Spotted on Amazon and Newegg this week, Microsoft will be selling two versions of Windows 10 on USB drives after the initial launch of the new operating system on July 29, 2015. While digital downloads will likely be the primary method of distribution for Windows 10, physical drives could be ideal for companies that would prefer a tangible backup of the software.
These Windows 10 copies will be distributed in four versions. Specifically, retail and OEM versions of Windows 10 Home as well as Windows 10 Professional. The retail copies of Windows 10 will cost $120 for Home and $200 for Professional. Alternatively, the OEM versions will cost $100 for Home and $140 for Professional. OEM versions are commonly purchased when PC enthusiasts build a new computer.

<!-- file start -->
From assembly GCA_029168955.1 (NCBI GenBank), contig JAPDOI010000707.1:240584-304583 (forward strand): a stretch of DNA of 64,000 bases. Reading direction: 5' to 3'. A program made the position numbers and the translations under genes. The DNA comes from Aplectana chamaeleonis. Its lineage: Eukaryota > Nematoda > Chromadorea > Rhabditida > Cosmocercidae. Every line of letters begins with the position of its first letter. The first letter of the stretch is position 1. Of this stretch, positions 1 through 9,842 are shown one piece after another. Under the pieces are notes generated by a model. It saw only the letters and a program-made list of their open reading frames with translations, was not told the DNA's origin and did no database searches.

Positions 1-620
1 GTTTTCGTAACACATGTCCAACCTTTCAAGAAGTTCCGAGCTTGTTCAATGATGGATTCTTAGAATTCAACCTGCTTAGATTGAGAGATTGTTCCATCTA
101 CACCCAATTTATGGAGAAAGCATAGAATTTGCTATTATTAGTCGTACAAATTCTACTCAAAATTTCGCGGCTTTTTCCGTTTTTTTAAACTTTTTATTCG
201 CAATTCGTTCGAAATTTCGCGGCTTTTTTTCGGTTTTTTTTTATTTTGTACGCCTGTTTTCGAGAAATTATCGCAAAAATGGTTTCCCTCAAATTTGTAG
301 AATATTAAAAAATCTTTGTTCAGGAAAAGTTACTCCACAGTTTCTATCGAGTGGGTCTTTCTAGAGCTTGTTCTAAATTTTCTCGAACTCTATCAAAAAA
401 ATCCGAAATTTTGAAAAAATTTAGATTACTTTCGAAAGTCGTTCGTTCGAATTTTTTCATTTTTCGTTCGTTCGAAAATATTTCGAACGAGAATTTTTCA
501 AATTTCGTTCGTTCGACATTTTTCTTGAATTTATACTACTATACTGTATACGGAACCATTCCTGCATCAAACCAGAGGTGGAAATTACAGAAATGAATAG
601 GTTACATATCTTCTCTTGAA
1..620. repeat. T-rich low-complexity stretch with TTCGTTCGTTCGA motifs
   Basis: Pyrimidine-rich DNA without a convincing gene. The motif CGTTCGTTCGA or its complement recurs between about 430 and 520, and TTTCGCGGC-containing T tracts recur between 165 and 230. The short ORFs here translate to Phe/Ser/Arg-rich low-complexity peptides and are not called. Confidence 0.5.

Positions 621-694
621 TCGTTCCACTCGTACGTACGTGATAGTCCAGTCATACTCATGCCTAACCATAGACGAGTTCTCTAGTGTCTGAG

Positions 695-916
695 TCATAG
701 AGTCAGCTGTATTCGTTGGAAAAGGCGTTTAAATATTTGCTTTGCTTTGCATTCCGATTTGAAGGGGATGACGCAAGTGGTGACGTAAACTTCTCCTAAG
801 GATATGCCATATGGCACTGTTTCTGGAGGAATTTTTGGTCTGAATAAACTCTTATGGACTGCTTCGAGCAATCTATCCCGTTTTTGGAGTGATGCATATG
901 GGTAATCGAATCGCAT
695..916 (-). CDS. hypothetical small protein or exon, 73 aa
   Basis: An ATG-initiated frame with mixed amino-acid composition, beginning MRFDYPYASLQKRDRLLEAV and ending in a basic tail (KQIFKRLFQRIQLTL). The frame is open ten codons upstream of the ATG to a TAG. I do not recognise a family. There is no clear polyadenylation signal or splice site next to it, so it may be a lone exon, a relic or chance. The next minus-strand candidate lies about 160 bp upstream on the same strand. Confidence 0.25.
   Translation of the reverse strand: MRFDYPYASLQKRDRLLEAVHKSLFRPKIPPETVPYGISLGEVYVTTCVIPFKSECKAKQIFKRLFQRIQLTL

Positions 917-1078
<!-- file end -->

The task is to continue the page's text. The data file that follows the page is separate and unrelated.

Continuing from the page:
Of course, if you already own a valid copy of Windows 7 (with Service Pack 1) or Windows 8.1, you do not need to purchase a copy of Windows 10. You will be able to download a free copy of Windows 10 for your personal computer up to a year after the initial release of the new operating system. The Windows 10 upgrade will be delivered through the Windows Update service. If Windows users are still using older versions of the operating system, like Windows XP and Vista, users will have to purchase a new copy of Windows 10 in order to upgrade.
Mentioning the ongoing efforts to get Windows 10 ready for launch in the next two weeks, Microsoft Engineering General Manager Gabe Aul said “We’re all working super hard here to deliver the best Windows ever, and are preparing everything that needs to be in place for our public release. We cannot wait for all of you, and your friends and family who reserved their upgrade, to see the result.”
Aul continued “This is going to be an exciting couple of weeks, but it is also only the beginning. Windows as a service means that we’ll continue to keep Windows up to date with improvements and features, and our Windows Insider Program will continue so you can get early builds and share your feedback with us.”
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